State legislatures will be deluged with abortion-restriction bills again this year as abortion foes continue their efforts to take advantage of the U.S. Supreme Court's 1989 Webster ruling.

Michigan, Utah and Louisiana are the most likely hotspots, but the issue will be raised in nearly every state, activists on both sides say.Still, at a time when many state governments are tilting toward insolvency and the nation appears headed toward war, abortion will not be the dominant issue it was in 1990. This year, it will have to share the spotlight.

"I don't think it will be as heated," said Burke Balch, state legislative coordinator for the National Right to Life Committee, the largest pro-life group. "I think it's resumed its place as one among a number of issues."

Activists say they expect to see as many abortion-restriction bills introduced in legislatures this year as in 1990, when more than 350 were proposed. In its Webster ruling, the high court upheld restrictive Missouri laws, thereby giving states more authority to curb abortions.

"I fully expect that the anti-choice people . . . will embark upon a plan to introduce a myriad of anti-choice bills, as they did in 1990," said Kate Michelman, executive director of the National Abortion Rights Action League.

The bills that are given the best chance of passage are those that chip away at free access to abortion without attempting to ban it.

These include measures that require minors to notify their parents or get their permission before having an abortion, and those that require doctors to tell patients about the consequences of abortion and alternatives to it.

Balch said the National Right to Life Committee will aim at "the middle majority" of Americans who support legalized abortion in some but not all cases.

Pro-life forces are not as eager as they were last year to pass legislation that directly challenges Roe vs. Wade, the 1973 Supreme Court ruling that legalized abortion. That is because two such laws, from Pennsylvania and Guam, are already in the judicial pipeline that will probably lead to the high court.

Neither case is expected to be decided this year. Observers say the Pennsylvania case could be argued in the Supreme Court's fall 1991 term, with a ruling likely in 1992.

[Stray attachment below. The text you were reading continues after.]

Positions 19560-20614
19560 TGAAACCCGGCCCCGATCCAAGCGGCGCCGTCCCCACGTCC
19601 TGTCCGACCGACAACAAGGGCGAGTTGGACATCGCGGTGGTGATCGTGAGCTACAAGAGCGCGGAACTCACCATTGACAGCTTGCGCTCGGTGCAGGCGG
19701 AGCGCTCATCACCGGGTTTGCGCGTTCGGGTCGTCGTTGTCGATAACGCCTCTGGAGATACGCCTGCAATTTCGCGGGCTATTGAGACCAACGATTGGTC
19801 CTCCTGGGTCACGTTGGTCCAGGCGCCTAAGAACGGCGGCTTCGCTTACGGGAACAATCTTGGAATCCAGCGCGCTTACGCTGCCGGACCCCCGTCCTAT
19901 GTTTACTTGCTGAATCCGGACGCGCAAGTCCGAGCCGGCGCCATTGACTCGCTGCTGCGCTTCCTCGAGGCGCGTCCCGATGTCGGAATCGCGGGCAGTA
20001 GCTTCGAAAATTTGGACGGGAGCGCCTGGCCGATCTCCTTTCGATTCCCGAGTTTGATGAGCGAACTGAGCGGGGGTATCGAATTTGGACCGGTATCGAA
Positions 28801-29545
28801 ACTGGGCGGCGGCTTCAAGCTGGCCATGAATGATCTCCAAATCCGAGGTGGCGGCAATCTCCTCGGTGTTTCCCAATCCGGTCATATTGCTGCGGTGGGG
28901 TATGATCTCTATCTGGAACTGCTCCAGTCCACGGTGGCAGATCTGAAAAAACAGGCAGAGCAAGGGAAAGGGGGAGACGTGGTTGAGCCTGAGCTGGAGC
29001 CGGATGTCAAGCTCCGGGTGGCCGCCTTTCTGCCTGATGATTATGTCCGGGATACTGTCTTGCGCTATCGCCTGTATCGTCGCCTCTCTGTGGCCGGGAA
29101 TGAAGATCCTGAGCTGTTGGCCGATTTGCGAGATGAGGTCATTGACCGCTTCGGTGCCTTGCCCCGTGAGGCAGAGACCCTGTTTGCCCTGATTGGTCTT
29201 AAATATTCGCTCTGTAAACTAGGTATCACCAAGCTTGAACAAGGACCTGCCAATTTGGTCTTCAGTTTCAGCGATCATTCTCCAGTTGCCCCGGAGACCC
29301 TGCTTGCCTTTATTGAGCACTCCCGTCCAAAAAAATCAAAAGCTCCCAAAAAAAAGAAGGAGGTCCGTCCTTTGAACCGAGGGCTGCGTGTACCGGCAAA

Pro-life legislators in most states will be content to wait for a Supreme Court ruling before attempting to outlaw most forms of abortion. One likely exception is Louisiana, where Gov. Buddy Roemer vetoed two bills last year. One would have banned all abortions except those in which the mother's life is at stake; the other added exceptions for aggravated rape and incest.

Pro-life legislators lacked the votes to override Roemer's veto but may try again this year, particularly if more pro-life candidates win seats in February elections.

Utah's Legislature held back from the abortion wars last year but is widely expected to pass some type of restrictive legislation this year.

In Michigan, pro-life forces have been eagerly awaiting the new legislative session because they no longer have to contend with the threat of a veto from Democratic Gov. James Blanchard. His successor, Republican John Engler, opposes abortion. Kansas also traded a pro-choice governor, Mike Hayden, for an abortion foe, Joan Finney.

However, there were victories for the pro-choice side in November's elections as well, most notably in Florida, where a staunchly pro-life governor, Bob Martinez, lost to a pro-choice candidate, Lawton Chiles.

The pro-choice movement has few plans for legislation this year. Maryland is expected to consider a measure that would guarantee the right to an abortion even if Roe vs. Wade is overturned. But for the most part, pro-choice activists are simply trying to hold the line.